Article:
The "Tonight Show" host talks about the challenges of rallying the "controlled chaos" of his house to create a late-night show, and why it's so important to him to do it.
As late-night transitions into its new (temporary) normal amid self-isolation protocols put in place as a result of the novel coronavirus (COVID-19) pandemic, the new breakout stars of "The Tonight Show" have quickly become Jimmy Fallon's two young daughters, Winnie (6) and Franny (5).
For Thursday's show, Jimmy performed his monologue from what looked like a makeshift play area beneath a set of stairs, with both girls positioned behind him. He set them up as his official joke critics. Unfortunately, he also gave them a really fun way to share their dislike of any particular joke.
For a joke they approved of, he asked the girls to give him a thumbs up. If they didn't like it, he offered them to stick their tongues out and give him a raspberry. Can you guess how many thumbs up he got throughout his entire monologue?
Luckily, they're absolutely adorable and even when they're telling him that all of his jokes are terrible, they were winning our hearts over. In fact, filming his show at home -- as are most of the other late-night hosts -- has invigorated new life into the stale late-night formula.
With its looser format, varied on-site locations throughout Jimmy's house and the constant presence of his rambunctious daughters, there's an element of unpredictability that has long been missing from the variety/talk format on television, and it is so refreshing to see.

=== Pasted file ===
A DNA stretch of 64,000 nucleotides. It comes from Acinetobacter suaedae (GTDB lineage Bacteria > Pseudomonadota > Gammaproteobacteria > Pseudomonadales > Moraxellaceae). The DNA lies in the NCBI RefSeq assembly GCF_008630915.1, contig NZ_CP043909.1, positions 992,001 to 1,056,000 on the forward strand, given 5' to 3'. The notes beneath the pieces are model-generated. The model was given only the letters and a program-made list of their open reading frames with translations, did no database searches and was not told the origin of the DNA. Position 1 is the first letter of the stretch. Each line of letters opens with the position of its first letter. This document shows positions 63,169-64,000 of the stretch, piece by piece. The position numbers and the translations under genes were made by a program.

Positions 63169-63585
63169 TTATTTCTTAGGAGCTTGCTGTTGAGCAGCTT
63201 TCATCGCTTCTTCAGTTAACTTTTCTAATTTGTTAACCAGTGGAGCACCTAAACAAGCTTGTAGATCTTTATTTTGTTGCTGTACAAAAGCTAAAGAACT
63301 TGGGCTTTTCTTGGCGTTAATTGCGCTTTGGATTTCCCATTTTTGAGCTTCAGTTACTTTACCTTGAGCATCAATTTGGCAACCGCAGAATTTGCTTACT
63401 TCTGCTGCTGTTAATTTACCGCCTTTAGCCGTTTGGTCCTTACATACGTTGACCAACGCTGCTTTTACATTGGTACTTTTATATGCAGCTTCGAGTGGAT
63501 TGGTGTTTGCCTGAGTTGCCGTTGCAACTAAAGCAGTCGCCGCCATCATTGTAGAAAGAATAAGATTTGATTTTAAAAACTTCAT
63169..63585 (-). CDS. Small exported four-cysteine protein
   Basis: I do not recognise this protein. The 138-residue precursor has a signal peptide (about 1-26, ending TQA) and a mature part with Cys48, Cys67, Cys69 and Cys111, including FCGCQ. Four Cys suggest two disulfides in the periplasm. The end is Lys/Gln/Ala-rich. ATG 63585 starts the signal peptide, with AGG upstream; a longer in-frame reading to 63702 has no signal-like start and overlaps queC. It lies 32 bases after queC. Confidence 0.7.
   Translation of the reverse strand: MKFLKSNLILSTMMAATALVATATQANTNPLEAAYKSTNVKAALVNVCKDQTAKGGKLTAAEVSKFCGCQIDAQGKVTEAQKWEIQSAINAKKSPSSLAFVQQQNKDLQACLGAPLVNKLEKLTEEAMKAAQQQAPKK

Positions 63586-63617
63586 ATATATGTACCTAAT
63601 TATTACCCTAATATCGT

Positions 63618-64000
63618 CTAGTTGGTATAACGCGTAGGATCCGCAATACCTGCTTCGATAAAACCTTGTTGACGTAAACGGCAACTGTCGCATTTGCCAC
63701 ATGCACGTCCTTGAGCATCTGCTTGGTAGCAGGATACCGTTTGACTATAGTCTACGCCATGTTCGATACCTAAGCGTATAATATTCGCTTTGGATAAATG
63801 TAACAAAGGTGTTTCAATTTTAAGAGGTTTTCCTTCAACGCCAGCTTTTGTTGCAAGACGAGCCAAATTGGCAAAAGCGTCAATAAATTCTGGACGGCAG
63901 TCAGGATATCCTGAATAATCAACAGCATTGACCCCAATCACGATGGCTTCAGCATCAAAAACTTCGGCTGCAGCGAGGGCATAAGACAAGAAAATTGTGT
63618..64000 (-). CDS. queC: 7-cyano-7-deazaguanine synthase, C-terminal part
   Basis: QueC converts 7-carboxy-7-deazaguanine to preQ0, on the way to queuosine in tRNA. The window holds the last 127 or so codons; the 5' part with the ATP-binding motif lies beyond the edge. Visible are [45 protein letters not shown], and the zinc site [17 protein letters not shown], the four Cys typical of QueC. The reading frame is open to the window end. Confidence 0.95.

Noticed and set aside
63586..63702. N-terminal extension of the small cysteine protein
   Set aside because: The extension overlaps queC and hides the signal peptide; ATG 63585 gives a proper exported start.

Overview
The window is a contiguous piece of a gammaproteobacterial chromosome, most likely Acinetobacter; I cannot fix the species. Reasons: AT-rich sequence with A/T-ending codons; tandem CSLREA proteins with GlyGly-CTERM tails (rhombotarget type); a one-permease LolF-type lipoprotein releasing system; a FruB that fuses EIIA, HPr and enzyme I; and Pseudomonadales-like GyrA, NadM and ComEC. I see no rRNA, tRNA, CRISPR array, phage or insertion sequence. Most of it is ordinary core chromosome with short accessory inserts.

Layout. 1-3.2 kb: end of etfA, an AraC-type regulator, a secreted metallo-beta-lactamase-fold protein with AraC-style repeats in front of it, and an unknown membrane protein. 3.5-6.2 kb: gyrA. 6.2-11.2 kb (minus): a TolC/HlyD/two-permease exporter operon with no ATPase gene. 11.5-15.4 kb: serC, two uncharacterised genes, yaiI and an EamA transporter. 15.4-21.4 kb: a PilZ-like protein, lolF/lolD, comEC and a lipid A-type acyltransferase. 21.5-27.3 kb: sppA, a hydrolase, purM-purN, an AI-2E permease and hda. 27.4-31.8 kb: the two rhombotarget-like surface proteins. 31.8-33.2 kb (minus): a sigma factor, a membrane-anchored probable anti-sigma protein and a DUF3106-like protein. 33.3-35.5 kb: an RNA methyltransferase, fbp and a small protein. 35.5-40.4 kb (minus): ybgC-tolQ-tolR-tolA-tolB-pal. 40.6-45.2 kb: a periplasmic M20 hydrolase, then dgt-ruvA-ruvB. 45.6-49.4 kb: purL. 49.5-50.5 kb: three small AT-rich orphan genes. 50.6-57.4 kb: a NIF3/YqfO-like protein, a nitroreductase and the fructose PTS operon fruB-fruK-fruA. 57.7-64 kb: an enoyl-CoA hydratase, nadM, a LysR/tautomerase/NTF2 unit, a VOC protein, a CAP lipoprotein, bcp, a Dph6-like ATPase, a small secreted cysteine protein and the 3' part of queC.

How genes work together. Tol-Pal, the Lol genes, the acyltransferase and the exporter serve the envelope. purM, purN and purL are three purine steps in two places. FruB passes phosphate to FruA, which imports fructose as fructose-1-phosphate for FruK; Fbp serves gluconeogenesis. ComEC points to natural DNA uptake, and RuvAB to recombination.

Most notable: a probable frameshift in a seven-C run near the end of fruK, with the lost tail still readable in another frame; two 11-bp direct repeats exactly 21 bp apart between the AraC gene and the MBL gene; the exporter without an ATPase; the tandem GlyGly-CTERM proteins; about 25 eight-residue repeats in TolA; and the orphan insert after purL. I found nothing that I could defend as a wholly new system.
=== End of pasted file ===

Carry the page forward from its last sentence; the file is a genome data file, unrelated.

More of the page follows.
"It's chaos, controlled chaos," Jimmy told People Thursday about this new unorthodox way to create a television show. Hilariously, it seems like the near-constant intrusion of his daughters into his "At Home" show may have even happened as a very happy accident.
"I've realized that I don't have a quiet room in my house," the comedian told the outlet. "Maybe I'll have to do one episode from inside my bathroom and keep the door locked!"
Part of the reason that Jimmy brought his show back on the air -- at first online only, and now as part of a hybrid-rerun format on NBC -- was to raise money for various charities. Each installment spotlights a different worthy cause. With the ongoing public health crisis, these organizations are in more need of support than ever before.
"The last time I felt something like this was after 9/11, and I was on SNL and I remember looking to my late-night comedians for guidance," Jimmy said. "It's the time to put our problems aside and come together, then big things can be accomplished."
"I'm doing it from my house and loosely editing it in my brain," he said of this strange new way of crafting something different, yet familiar. "The writers are all quarantined and sending jokes. We're all coming together to give the country a little bit of normalcy."
Well, we're not sure how normal these shows have been, with "controlled chaos" the new rule of thumb, but we are here for it. In fact, we'll honestly be a little disappointed when true normalcy returns and Jimmy returns to taping his show from a studio ... without any screaming, giggling, climbing interruptions from late-night's most adorable sidekicks.